In the busy lives we lead, it is easy to forget about some of the things that make us actually smile or laugh out loud. At the Atlas Performing Arts Center, I have found just the key. The Intersections Festival is an amalgamation of dance, theater, music, creativity and audience participation that pulls together artists from around the world to around the corner. The festival performances questions the bounds of many of issues in society, from racial issue to gender to norms about passion and compassion. Moreover, there are several sessions either before or after performances in which the audience can talk and participate in workshops led by the artists.
When we come to understand ourselves as queer, we look back on our childhoods and try to understand our journeys into the people we are now. This poem is a message I wish I could send to myself at this moment in my queer childhood.
When I was very young (and scared)
And my friends were more than I could bear
I would play hide and seek with no one.
My hideaway was the closet, and I sought my comfort there.
It was close with coats and dim with dust
Except for the little plastic stars
Glowing green in that tiny dark
Taped to the walls and ceiling.
I hung up my fears, and in there, night
Was vast in my imagination
And from the little plastic stars
I dreamed my constellations.
This is a poem about kink from my perspective as a queer lady dom. NSFW language below the cut.
She is soft and she is hard;
The gates to parts of her are barred.
I would not have it otherwise
For there are those who’d try to prise
The softnesses she’s gathered in
From where they’re better kept within. Continue reading
I keep many poetry anthologies on my bookshelf, and I am always disappointed when these collections don’t give lady poets their due. Some of my favorite poetry is written by queer women, but most people don’t know about our contributions to the rich traditions of poetry. Here are five queer women whose poems you should go read today.
1. Sister Juana Inés de la Cruz (1651 – 1695)
Juana Inés de la Cruz was the illegitimate child of a Spanish captain and a mixed-race Mexican woman. She is a great example of an early feminist. She fought for her own education, becoming a nun so she could continue her study, and advocated for the education of all women. She even wrote poetry against the patriarchy (translation from Spanish is mine):
Foolish men, who accuse
women, for no good reason,
without seeing that they are the cause
of all which they blame us for;
if you with your overeagerness
earn their disdain
then why do you want them to do good
when you spur them on to evil?
She also had an intense relationship with María Luisa, the vicereine of Mexico. Few historical details are known about the nature of this relationship, but the poems Sister de la Cruz wrote to María Elena speak for themselves.
Babe let’s go on vacation to Toronto!
Secretly I’m having one of those moments where I just want to leave.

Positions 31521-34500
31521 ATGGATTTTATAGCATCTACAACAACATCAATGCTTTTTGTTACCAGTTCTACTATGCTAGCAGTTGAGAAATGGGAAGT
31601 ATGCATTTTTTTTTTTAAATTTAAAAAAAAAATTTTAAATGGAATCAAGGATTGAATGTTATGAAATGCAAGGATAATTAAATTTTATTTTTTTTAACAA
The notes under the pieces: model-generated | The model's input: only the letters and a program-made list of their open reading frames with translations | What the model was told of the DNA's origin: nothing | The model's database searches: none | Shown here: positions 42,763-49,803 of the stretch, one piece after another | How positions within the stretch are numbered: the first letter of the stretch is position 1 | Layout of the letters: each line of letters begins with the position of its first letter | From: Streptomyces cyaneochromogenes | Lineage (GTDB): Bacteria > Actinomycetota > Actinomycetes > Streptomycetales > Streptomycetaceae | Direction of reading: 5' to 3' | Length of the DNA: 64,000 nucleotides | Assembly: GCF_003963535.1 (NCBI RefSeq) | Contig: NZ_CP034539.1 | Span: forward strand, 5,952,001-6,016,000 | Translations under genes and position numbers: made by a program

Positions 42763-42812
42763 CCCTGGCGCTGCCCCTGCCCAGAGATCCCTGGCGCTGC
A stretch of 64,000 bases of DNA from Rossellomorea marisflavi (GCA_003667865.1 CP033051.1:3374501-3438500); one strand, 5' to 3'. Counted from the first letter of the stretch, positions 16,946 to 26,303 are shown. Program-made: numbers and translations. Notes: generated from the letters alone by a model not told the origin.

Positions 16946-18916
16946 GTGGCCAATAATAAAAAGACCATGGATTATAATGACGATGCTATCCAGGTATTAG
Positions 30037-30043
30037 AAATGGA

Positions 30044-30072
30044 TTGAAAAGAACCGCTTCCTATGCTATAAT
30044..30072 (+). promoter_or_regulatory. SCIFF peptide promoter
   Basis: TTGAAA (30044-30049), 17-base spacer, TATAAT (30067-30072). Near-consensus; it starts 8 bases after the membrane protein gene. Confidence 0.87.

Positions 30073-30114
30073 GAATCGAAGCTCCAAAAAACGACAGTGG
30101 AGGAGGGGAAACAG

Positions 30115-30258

Be anywhere anywhere else but here.
Secretly I am hoping to scope out Canada.
See if I could build a life at the end of the Underground Railroad.
See if perhaps it is the magical place I am running to in dreams that leave my teeth pounding in pain.
Maybe I could raise a son there, maybe he would be safe!
Maybe I could call for help in times of trouble without fearing for my life!
Maybe they would love me.
Then I remember.
I do not belong there.
I belong here, and only here.
Which, really, means I belong nowhere at all.
Am truly seen nowhere at all
Am safe nowhere at all
Usually I shield myself from such thoughts.
With outrage, activism, avoidance, apathy
Sometimes, too well
So that when the face of a missing black girl ignored by the media scrolls across my timeline
I don’t even click share.
So that when another child is hunted down
I don’t even follow the latest.
But today I am having one of those moments when the pain slips through all my mental dams.
Rises thick and swift and hard through the air of my mind.
Today it hurts.
I, like many, was a child who was bullied. Constantly and for years. I had it harder than some, not as hard as others. I was never physically attacked (besides the occasional shove here and there), my experience was mostly bullying through insult and exclusion. And while having to deal with that was hard, what made it harder was the fact that no one was capable of supporting me effectively.
Trigger warning for violence.
Hey Susan, did you hear? There was a shooting this morning.
Sitting at my desk, a huge shock at first;
A subtle understanding, a callous, calming numbness;
I’m fine, my friends are too–why worry?
Hey Susan, did you hear? Four are confirmed dead.
I shouldn’t interrupt my work.
Best to put it out of mind.
I’ll put the news on now, but low.
Hey Susan, did you hear? The gunman’s still at large; there may be more than one; 6 schools nearby on lockdown; called mom to say I’m safe.
Thanks, good, glad we’re safe too.
Did you want me to get something done now?
It may be a while.
Hey Susan, did you hear? The death toll’s up to 12.
How not to be distracted? How best to make it stop?
There’s no way to be proactive;
prayer’s really all I’ve got.